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MADRID (Reuters) - The Spanish population rose for the first time since 2011 last year as immigrants poured back in to the country and fewer Spaniards left in the midst of an economic recovery, official data showed on Thursday.
Spain's population has dropped every year since 2011 after a burst property bubble in 2008 led to a near five-year recession and unemployment soared to 27 percent, dissuading migrants looking for work and sending Spaniards abroad.
The total Spanish population rose to 46.5 million, or by 88,867 people, INE said.
In 2016, 354,461 foreign migrants moved to Spain -- the highest number since 2011 -- up 22.5 percent from a year earlier, while 23,540 more Spaniards moved back to the country than left it, the National Statistics Institute (INE) said.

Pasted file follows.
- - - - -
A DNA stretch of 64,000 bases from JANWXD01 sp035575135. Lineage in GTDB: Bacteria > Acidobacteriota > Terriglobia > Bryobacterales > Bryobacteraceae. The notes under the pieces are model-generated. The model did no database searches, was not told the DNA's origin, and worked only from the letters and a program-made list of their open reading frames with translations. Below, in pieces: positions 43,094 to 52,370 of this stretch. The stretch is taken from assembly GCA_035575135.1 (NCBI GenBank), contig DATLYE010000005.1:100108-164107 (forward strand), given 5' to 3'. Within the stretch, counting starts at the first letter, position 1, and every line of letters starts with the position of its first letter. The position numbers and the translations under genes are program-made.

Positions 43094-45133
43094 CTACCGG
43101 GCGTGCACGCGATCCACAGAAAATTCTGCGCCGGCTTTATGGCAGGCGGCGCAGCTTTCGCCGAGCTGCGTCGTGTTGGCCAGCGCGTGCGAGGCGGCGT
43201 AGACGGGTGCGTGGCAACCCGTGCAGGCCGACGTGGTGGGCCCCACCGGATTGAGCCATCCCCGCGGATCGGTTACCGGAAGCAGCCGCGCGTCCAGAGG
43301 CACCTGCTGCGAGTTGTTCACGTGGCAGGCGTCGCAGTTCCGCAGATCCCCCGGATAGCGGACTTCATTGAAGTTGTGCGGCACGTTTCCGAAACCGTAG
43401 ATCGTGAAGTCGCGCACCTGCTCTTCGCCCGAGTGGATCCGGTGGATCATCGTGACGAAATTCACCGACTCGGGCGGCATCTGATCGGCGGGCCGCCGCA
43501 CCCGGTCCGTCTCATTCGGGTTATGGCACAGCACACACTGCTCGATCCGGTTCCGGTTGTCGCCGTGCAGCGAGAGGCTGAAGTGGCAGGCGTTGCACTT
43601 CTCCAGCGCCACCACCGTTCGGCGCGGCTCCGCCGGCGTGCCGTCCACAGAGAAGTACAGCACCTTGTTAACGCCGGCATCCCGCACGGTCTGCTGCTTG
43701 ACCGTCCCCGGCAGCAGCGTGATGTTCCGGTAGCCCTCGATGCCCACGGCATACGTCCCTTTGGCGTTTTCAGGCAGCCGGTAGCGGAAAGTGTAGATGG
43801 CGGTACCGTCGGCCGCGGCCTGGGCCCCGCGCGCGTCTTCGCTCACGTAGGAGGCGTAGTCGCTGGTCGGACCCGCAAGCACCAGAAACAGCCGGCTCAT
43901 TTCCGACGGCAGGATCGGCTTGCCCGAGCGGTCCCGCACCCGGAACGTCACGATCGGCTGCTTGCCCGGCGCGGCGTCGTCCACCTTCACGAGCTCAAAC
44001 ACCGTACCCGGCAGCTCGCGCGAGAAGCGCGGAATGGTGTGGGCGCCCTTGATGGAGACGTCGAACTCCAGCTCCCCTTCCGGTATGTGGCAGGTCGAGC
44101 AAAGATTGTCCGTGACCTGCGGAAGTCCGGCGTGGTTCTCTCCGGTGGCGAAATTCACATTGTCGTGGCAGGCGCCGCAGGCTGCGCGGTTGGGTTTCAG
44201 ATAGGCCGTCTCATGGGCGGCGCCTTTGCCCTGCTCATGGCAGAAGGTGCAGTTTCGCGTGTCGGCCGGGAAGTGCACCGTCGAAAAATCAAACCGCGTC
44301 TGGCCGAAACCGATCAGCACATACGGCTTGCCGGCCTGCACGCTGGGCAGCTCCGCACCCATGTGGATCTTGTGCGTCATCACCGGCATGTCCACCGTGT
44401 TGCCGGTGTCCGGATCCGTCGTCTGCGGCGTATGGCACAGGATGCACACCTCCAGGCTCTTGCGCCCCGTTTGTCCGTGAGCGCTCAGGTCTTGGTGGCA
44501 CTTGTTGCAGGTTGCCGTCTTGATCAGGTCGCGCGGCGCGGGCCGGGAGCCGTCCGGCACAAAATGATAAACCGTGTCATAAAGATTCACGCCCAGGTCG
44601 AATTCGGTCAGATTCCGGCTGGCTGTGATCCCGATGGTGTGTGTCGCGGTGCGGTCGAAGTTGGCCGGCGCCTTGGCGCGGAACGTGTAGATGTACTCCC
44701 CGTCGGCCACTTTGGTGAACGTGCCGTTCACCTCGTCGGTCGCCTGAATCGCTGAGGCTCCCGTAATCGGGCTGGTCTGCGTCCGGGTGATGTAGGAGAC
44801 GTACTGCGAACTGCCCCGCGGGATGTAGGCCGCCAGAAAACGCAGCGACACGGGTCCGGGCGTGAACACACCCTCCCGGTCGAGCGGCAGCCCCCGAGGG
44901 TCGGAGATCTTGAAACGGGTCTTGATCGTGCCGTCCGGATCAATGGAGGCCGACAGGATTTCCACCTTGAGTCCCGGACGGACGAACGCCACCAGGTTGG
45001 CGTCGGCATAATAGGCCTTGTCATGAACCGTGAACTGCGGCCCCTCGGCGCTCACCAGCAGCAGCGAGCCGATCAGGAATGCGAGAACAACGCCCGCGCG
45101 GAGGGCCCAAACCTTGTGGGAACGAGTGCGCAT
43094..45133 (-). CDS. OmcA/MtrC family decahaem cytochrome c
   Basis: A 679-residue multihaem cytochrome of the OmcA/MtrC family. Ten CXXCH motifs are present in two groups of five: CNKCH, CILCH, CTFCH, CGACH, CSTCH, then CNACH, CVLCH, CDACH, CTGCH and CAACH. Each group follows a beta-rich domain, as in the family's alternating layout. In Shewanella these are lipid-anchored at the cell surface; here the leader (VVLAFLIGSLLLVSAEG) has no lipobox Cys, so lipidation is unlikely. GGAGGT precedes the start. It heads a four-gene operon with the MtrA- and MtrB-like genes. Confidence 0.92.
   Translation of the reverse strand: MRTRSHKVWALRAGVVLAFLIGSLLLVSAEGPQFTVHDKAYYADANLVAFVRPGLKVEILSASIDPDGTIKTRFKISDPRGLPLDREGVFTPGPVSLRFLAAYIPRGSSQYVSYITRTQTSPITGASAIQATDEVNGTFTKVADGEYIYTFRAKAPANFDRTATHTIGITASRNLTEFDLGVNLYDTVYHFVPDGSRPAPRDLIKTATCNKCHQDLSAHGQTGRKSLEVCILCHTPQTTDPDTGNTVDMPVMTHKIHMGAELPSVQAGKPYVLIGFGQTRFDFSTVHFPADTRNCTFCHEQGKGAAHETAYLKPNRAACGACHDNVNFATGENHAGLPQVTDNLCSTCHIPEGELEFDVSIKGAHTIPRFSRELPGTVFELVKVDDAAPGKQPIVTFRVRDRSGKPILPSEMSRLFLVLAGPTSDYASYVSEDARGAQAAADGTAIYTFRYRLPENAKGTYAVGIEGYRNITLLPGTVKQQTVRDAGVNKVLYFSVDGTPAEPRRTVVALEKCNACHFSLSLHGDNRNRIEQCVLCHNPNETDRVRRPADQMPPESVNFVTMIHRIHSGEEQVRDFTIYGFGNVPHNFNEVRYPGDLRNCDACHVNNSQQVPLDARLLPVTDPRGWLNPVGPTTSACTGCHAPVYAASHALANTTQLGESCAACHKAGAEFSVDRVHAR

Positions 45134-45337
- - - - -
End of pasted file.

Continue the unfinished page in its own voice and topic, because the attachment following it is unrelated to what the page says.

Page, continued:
Most immigrants came from Romania, followed by Morocco then Britain, the data showed.
Spain's economy is expected to increase its pace of expansion in the second quarter from a quarter earlier, the Bank of Spain said on Thursday, on stronger domestic demand and rising employment.
Seasonal jobs are a large part of the Spanish economy due to the busy tourist season and an active agricultural sector, with both attracting thousands of foreign workers every year. Construction, which plummeted during the economic slump but has since re-emerged as a key driver, also employs heavily amongst foreigners.
Reporting by Paul Day; Editing by Angus MacSwan